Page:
7. Temperate Deciduous Forest Biome

Temperate deciduous forests populate eastern North America, central Europe and northeastern Asia. Distinct seasons, consistent precipitation and varied temperatures yield a diverse biome.

Deciduous broadleaf trees, evergreens and other plants flourish. This biome hosts many animal species including deer, rabbits, bears, birds, insects and amphibians.

Example: Great Smoky Mountains National Park.

8. Alpine Biome

The mountainous alpine biome exists only at high altitudes. At those levels, trees do not grow. Alpine regions receive about 180 days of growing season.

A number of shrubs, grasses and heaths thrive. Mammals such as sheep, elk, goats and pikas flourish. Some bird species and several types of insects live there.

Example: the high Sierra Nevada mountain range in California.

Aquatic Biome Examples

Aquatic biomes are related to bodies of water.

Freshwater biomes contain water with very low salt concentrations and include wetlands, lakes, ponds, rivers and streams.

Lakes and ponds undergo thermal mixing. These biomes host fish, waterfowl, algae, crustaceans and microorganisms. Rivers and streams constantly move toward either lakes or oceans. Their current speed affects the kinds of species that live in them, as well as water clarity.

Example: the Columbia River in the Pacific Northwest.

2. Marine Biomes

Marine biomes include the oceans of the world, the largest aquatic biomes, characterized by saltwater. Oceans possess various layers related to sunlight’s penetration.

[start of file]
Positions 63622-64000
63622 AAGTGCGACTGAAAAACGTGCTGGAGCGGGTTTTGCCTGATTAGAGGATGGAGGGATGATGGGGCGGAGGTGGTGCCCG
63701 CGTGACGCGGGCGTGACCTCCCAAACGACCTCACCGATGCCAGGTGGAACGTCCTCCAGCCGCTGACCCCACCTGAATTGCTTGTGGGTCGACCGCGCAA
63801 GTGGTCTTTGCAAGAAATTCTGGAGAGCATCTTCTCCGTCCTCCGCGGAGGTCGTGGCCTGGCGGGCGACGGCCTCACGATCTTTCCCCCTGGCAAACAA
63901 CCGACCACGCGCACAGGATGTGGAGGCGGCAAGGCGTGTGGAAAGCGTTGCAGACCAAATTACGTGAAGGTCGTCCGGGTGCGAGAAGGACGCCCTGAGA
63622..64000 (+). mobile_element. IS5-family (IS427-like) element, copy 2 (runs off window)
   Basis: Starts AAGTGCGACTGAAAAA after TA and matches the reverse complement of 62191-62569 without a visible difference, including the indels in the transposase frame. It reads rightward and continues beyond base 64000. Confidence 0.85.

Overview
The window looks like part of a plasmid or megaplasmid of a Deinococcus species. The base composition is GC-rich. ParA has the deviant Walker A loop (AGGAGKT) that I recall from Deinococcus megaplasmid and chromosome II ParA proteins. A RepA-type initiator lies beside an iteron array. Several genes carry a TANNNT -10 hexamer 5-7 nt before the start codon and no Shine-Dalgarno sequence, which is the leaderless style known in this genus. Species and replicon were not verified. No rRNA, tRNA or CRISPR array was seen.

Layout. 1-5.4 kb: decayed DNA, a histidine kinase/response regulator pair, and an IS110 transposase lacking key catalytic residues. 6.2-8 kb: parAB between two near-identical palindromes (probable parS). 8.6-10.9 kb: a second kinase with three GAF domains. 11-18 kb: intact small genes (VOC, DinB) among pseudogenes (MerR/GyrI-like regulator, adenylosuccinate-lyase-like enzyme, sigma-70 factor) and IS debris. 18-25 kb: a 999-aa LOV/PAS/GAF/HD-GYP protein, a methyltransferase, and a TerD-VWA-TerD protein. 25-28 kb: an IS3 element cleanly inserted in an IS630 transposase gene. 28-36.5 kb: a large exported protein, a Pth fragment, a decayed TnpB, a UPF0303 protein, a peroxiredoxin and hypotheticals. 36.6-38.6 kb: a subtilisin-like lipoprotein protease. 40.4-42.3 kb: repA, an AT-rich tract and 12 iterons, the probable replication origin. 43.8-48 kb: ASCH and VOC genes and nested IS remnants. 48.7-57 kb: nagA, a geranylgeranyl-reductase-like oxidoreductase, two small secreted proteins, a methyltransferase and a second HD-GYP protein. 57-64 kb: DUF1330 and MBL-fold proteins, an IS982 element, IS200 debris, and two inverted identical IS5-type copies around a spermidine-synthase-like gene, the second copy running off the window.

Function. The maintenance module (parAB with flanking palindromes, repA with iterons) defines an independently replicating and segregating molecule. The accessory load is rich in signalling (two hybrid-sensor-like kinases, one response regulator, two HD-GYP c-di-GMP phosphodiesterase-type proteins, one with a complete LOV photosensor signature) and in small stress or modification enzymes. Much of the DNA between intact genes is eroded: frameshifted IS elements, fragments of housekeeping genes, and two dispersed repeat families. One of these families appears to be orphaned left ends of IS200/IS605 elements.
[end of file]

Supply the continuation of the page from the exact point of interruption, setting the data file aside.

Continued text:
• The intertidal zone hugs the shoreline and is greatly affected by tides and waves.
  • The neritic zone extends to the continental shelf. Enough sunlight penetrates for photosynthesis to take place. Seaweeds are often found here.
  • The oceanic or pelagic zone extends farther and experiences a mix of temperatures due to current. Large fish and sea mammals ply this zone.
  • The benthic zone is a deep region beyond the continental shelf. Here sea stars, fish and sponges line the ocean floor.
  • The abyssal zone represents the deepest ocean zone. High pressure, cold temperatures and essentially no sunlight characterize this zone.

3. Wetlands Biome

Wetlands are shallow bodies of water such as bogs, marshes, swamps and mudflats. They provide habitat for many plants and animals. Water flow is steady in freshwater wetlands.

Example: the Bolsa Chica Ecological Reserve in Orange County, California.

4. Coral Reef Biome

Coral reefs exist in shallow parts of some tropical oceans. Made of calcified remains from coral animals, these reefs build up over time and provide habitat for many underwater species. The Great Barrier Reef of Australia is a large example of a coral reef biome.

5. Estuary Biome

Estuaries lie where ocean meets fresh water. Plants tolerating the salinity changes are called halophytic. Estuaries offer important breeding grounds for crustaceans and well as waterfowl. An example of a large estuary biome is that of the Florida Everglades.

References

About the Author

J. Dianne Dotson is a science writer with a degree in zoology/ecology and evolutionary biology. She spent nine years working in laboratory and clinical research. A lifelong writer, Dianne is also a content manager and science fiction & fantasy novelist. Dianne features science as well as writing topics on her website, jdiannedotson.com.